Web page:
By Chaz Lipp
Films based on true events are always tricky. What level of artistic license is acceptable when condensing the sprawl of real life into a two hour movie? Composite characters are often created, the sequence of events gets restructured, and sometimes things are invented wholesale. Occasionally filmmakers try to remain as true as possible to reality. In the case of Hitchcock, director Sacha Gervasi’s dramatic reimagining of the making of Alfred Hitchcock’s 1960 classic Psycho, the former route was taken to very mixed effect.
It’s an oddly schizo approach that didn’t really wind up tripping anyone’s trigger, with a domestic gross of about $6 million (to be fair, its widest opening was only 561 screens). We do see a little of the nuts-and-bolts of Hitchcock (Anthony Hopkins) deciding upon adapting the novel Psycho as his next film, studio resistance to greenlighting such a lurid project, the casting process, and eventually the innovative marketing strategy employed to sell the controversial finished film. While I’m no expert on the subject, much of this material seems to check out relatively well with real accounts. But there are fantasy and invented domestic elements thrown in. Some work, some don’t.
The source novel for Hitchcock’s Psycho was loosely inspired by real-life murder Ed Gein. Gervasi makes Gein a character in the film (played by Michael Wincott), haunting Hitchcock and even acting as his therapist at one point. The film might’ve benefited from more of this speculative loopiness. It’s certainly more interesting than the soapy subplot involving Hithcock’s wife Alma (Helen Mirren). While it’s widely acknowledged that Alma did indeed assist Hitch throughout his career, this film wildly elevates her contributions (including having her literally step in to direct a scene of Psycho when her husband is sick). The “is she cheating on me” paranoia that Hitch develops is never entirely believable (especially since she so clearly is not), feeling tacked on as a cheap way of eliciting sympathy.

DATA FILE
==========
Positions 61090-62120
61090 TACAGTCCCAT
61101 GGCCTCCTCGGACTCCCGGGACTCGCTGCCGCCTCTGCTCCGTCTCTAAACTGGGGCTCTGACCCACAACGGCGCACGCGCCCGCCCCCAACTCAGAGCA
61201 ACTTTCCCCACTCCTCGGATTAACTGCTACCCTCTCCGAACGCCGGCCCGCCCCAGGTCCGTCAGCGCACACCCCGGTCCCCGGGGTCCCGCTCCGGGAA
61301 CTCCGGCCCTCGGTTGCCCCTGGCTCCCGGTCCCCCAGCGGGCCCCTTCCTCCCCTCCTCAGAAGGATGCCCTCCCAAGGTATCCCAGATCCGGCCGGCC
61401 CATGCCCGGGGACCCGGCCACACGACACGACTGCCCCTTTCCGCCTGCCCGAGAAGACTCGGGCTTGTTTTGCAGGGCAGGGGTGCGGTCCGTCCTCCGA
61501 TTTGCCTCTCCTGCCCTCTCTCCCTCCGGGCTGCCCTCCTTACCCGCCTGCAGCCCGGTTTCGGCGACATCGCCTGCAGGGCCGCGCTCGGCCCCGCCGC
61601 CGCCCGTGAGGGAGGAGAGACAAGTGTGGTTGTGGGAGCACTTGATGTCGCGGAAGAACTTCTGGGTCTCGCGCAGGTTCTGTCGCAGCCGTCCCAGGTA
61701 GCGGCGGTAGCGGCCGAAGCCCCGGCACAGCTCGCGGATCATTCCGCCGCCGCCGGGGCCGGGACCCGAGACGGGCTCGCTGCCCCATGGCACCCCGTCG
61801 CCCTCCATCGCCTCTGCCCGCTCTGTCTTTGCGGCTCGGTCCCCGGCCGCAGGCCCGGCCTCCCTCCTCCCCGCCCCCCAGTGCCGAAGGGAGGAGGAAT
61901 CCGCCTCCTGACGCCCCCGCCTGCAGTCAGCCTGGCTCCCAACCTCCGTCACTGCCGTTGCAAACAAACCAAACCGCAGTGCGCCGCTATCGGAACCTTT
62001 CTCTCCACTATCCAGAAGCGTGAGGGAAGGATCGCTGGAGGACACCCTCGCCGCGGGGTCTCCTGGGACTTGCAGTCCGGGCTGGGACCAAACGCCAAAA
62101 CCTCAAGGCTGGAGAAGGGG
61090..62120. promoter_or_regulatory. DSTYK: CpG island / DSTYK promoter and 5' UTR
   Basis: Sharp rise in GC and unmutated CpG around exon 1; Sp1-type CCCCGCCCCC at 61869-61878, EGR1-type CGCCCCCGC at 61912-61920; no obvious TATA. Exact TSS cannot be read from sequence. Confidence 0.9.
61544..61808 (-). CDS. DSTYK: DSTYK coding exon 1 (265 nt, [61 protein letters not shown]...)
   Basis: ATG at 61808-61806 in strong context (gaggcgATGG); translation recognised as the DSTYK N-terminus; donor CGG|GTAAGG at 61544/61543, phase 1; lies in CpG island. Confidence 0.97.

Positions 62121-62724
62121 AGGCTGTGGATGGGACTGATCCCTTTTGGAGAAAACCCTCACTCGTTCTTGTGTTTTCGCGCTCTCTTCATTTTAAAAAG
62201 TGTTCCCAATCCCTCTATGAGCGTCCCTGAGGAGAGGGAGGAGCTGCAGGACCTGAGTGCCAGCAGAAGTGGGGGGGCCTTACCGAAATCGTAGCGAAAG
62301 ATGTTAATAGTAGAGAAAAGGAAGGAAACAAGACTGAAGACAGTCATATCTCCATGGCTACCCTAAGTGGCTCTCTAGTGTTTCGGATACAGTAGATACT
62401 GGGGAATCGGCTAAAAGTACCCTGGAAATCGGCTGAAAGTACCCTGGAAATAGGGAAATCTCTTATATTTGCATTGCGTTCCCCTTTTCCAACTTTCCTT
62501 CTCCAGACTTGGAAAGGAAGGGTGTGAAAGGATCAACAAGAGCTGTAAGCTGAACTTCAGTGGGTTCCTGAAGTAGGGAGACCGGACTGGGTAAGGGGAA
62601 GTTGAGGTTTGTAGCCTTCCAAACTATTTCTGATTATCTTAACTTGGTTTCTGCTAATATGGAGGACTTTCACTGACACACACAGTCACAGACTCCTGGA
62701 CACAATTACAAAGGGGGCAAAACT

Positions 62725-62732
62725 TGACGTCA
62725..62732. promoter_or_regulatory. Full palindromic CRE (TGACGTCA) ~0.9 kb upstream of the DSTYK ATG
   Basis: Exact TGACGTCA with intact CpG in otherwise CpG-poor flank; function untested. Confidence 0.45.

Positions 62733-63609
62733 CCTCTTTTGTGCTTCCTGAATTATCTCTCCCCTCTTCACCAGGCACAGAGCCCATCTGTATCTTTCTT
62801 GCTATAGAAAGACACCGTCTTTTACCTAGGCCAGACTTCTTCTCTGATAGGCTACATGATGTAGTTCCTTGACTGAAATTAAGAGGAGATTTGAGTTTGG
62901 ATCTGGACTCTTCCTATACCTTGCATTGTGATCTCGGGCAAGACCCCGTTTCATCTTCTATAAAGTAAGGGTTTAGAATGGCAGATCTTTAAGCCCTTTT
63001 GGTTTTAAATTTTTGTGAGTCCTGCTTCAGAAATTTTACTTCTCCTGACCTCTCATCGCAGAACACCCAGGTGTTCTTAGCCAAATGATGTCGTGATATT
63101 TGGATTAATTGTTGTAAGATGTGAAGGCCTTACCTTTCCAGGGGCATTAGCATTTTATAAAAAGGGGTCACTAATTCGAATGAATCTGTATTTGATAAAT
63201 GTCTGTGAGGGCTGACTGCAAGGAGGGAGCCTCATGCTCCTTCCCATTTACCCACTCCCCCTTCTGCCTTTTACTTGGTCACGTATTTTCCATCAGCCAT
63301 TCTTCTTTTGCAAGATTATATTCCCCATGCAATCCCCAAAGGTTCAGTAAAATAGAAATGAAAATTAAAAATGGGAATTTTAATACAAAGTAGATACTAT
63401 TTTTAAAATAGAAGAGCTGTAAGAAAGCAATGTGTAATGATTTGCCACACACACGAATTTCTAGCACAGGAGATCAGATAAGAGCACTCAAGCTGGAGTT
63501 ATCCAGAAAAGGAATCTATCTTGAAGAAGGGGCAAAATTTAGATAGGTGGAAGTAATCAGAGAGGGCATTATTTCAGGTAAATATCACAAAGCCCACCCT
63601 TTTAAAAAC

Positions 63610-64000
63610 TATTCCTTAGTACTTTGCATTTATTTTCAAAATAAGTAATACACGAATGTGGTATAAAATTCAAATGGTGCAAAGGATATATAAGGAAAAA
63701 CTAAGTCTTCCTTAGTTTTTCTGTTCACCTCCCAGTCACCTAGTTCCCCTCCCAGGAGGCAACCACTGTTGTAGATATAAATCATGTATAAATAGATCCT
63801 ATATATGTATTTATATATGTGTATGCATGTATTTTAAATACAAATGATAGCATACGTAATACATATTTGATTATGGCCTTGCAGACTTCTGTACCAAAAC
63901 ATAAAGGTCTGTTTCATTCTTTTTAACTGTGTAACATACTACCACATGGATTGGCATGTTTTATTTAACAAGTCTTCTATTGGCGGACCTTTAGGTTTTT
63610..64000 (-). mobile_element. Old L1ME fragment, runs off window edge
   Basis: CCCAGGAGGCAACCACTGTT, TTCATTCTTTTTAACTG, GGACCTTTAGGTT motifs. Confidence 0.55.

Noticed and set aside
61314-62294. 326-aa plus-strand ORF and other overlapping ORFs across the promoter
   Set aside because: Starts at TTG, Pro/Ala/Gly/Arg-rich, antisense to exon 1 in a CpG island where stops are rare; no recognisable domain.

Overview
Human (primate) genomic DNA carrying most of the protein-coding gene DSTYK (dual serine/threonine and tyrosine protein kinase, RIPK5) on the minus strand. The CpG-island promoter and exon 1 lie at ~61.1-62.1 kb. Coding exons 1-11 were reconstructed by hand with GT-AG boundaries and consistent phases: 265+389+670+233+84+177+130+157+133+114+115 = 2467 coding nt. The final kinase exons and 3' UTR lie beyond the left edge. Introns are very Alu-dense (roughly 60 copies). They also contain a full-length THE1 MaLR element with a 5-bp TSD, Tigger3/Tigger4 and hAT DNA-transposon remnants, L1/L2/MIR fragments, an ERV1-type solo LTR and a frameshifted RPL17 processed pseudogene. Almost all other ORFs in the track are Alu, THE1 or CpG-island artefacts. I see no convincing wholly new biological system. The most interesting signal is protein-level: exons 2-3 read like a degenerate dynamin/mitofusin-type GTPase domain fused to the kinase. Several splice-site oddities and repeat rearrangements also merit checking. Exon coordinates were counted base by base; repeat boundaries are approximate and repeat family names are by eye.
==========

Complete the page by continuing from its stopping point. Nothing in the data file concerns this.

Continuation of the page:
Mirren is the standout, digging in to make Alma a forthright, smart, and ultimately incredibly supportive woman. I never really forgot I was watching Anthony Hopkins, but he does do a good Hitchcock impersonation. The problem is that the real Hitchcock had such a recognizable face and well-established public persona, it would be difficult for anyone to truly disappear into the character. As for the supporting cast, Scarlett Johansson is given precious little to work with as Psycho star Janet Leigh. Jessica Biel, as Psycho co-star Vera Miles, and Toni Collette, as Hitchcock’s secretary Peggy, have even less.
Blu-ray technical specs are on par with the best recent release I’ve seen. Jeff Cronenweth’s digital cinematography has film-like warmth and vivid colors. Danny Elman’s score sounds great in the 5.1 DTS-HD Master Audio mix. The best supplement is the audio commentary by director Gervasi and author Stephen Rebello (who wrote Alfred Hitchcock and the Making of Psycho upon which Hitchcock is based). Be forewarned there’s a LOT of EPK short featurettes included here, but the half-hour “Obsessed with Hitchcock” (behind-the-scenes featurette) and 12-minute “Becoming the Master” (about Hopkins’ transformation) are worth the time.
Unfortunately, Hitchcock missed a great opportunity to join the ranks of Tim Burton’s masterpiece Ed Wood as one of the most deliriously joyful celebrations of storytelling (and the creative process in general) ever captured. That film, with Johnny Depp delivering one of his most underrated performances as grade-Z filmmaker Ed Wood, is a perfect example of how to effectively adapt a true story while taking justified liberties. Perhaps Sacha Gervasi, having only helmed one film previously (the documentary Anvil: The Story of Anvil), was simply too unseasoned to tackle such a project.